Tissue Engineering and Cell Transplantation for Neurological Diseases

Today we observe the boost in the development of cell therapies and tissue engineering of the brain and spinal cord. This boost seems to be conditioned by the ineffectiveness of the treatment of neurological diseases while the expenses keep growing: the EU reports spending 80 billion euro for the therapy of neurological diseases.    

We would like to illustrate the tissue engineering approach and cell transplantation with the example of the treatment of the spinal cord injury (SCI). Annual expenses of the US for the SCI total 2 billion dollars. Various rehabilitation measures can significantly improve the injury outcome and improve life quality but are unable to remove severe neurological deficit and restore the damaged function.  Surgical methods largely aim at the orthopedic correction of the spine, which is often very efficient in the acute stage, but do not improve the neurological status of the patient 72 hours post injury. The reason for ineffectiveness of the available methods of therapy is clear. Unfortunately, neither rehabilitation, nor surgery removes the key reason of the disease, which is the damage of the structure of the spinal cord and damage of its function. Unfortunately, medicine cannot offer universal methods to restore the spinal cord and its function after the injury.

Use of the cell therapy and tissue engineering is another attempt to cope with the SCI. By now the clinical experience of using cell technologies is not extensive. This is associated with the insufficient theoretical basis, with the difficulties to obtain, to define and to preserve stem cells as well as with the lack of polished methodical and methodological approaches to their use. The mechanism of the cell action, their consequent differentiation, transformation and fate remain unclear. However, only in 2012-2014 over 80 national and private institutes of regenerative medicine have been established in Europe, and each plans to study the issues of the cell therapy and tissue engineering for the brain and spinal damage.

The data of clinical trials demonstrated that it is possible to treat chronic SCI with the transplantation of fetal neural cells (FNCs). The suspension of FNCs is administered intrathecally or intraventricularly or in the course of reconstructive surgeries. However, the use of foreign cell material can be dangerous as it can lead to infections, immunological and transplantation conflict and raises a lot of legal, ethical and religious issues. Embryonic cells now are not used as they can initiate tumors. Being free from such side effect and paramedical aspects, tissue engineering and transplantation of various autologous cells, i.e. the patient’s own cells, hold a great promise for the treatment of the diseases of the Central Nervous System (CNS) including the chronic SCI,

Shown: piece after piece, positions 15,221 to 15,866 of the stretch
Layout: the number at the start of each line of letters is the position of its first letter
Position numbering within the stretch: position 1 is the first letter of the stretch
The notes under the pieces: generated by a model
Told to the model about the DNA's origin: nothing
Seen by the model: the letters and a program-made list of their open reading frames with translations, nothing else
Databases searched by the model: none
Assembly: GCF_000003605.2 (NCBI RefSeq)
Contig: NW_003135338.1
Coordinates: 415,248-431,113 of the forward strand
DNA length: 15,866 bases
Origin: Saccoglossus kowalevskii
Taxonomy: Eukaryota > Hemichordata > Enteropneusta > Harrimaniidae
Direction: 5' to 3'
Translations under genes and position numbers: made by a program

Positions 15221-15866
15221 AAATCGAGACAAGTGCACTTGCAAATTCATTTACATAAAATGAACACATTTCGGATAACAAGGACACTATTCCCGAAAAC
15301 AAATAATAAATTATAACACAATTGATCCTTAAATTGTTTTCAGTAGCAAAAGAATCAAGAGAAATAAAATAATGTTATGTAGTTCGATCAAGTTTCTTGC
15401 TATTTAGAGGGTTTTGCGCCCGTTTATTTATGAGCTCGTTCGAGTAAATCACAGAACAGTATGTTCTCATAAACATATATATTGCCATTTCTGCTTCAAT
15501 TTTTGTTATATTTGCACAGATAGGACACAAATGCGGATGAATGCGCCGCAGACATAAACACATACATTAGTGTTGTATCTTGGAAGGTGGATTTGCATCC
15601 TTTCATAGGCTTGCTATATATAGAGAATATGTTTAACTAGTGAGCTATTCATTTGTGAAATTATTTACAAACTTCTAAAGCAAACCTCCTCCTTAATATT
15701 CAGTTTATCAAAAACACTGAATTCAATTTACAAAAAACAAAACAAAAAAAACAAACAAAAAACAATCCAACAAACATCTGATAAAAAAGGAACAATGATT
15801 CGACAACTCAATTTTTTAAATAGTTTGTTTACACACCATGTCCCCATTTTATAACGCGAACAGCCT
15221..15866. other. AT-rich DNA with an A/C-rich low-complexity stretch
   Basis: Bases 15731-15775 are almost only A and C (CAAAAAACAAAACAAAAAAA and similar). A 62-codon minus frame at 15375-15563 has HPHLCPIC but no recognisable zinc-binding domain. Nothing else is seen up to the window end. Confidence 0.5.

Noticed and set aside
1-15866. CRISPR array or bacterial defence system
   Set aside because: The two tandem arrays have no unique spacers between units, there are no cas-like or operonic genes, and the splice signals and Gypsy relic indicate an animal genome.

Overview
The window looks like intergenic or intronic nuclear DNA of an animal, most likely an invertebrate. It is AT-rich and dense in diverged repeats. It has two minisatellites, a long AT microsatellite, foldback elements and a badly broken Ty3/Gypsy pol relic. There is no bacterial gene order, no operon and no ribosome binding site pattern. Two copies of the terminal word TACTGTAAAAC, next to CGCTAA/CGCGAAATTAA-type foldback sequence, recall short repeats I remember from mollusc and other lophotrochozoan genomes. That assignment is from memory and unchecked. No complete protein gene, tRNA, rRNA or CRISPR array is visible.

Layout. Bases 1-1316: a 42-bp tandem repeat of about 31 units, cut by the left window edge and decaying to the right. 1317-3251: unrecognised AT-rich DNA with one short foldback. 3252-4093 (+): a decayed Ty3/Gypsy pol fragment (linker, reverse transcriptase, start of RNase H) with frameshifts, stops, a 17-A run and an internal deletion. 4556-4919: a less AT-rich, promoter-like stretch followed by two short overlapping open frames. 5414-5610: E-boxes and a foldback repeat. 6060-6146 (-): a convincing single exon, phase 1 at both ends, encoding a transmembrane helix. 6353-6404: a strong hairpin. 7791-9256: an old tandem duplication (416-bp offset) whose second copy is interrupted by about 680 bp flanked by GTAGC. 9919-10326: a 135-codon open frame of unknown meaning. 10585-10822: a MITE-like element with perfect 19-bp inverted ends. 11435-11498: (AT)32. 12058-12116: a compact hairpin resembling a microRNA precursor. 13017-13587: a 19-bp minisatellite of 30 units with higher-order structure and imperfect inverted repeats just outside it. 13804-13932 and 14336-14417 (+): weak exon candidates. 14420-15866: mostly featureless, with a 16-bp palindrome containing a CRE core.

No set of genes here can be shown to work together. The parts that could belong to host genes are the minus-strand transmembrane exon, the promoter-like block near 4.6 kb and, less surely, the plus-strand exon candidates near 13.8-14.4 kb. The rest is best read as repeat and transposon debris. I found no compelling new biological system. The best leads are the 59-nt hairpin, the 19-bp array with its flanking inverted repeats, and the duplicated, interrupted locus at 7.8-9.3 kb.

It is important to note that there is no credible measurement of neurological status for chronic SCI cases. Available measurement scales do not permit detection of the minimal, slowly progressing improvements which sometimes can be observed even in the untreated part of the SCI contingent. Moreover, the measurement scales had not been agreed with the data of neurophysiologic methods that are not scheduled in the diagnostics of neurological disorders in SCI cases. Obviously, steady growth of severe consequences of SCI, high rates of disability and imperfect methods of therapy demand development of the new therapeutic methods.

Thus, tissue engineering of the spinal cord and transplantation of the autologous cells for chronic SCI can be viewed as a new and very promising direction of medicine that requires systemic and multi-vector research.

  1. Cell Transplantation in the Therapy of Brain Injury

Several methods of intraspinal transplantation of the cells have been developed in order to come through or around glial barrier. The first candidates for transplantation were embryonic neural stem cells, Schwann cells and the cells of olfactory sheath (COS). It should be noted that not all strategies of cell transplantation are aimed at the same goals. Non-differentiated nature of the neural stem cells endows them with the potential to mature into neural and glial phenotype. Accordingly, it can be supposed that in the site of injury they can transform either into neurons to transfer the synaptic information through the gap or, into glial cells to provide the neurotrophic support. Similarly, the transplants of fetal neuronal tissues propose opportunity to replace neural or glial cells that were damaged in the course of the primary or secondary damage. The Schwann cells or COSs are considered to provide the neurotrophic support for growth and re-myelinization of the regenerating or remained axons.  The role of neurotrophic factors in the preserving of the cells, their differentiation and elongation makes them important supplement to all strategies of cell transplantation.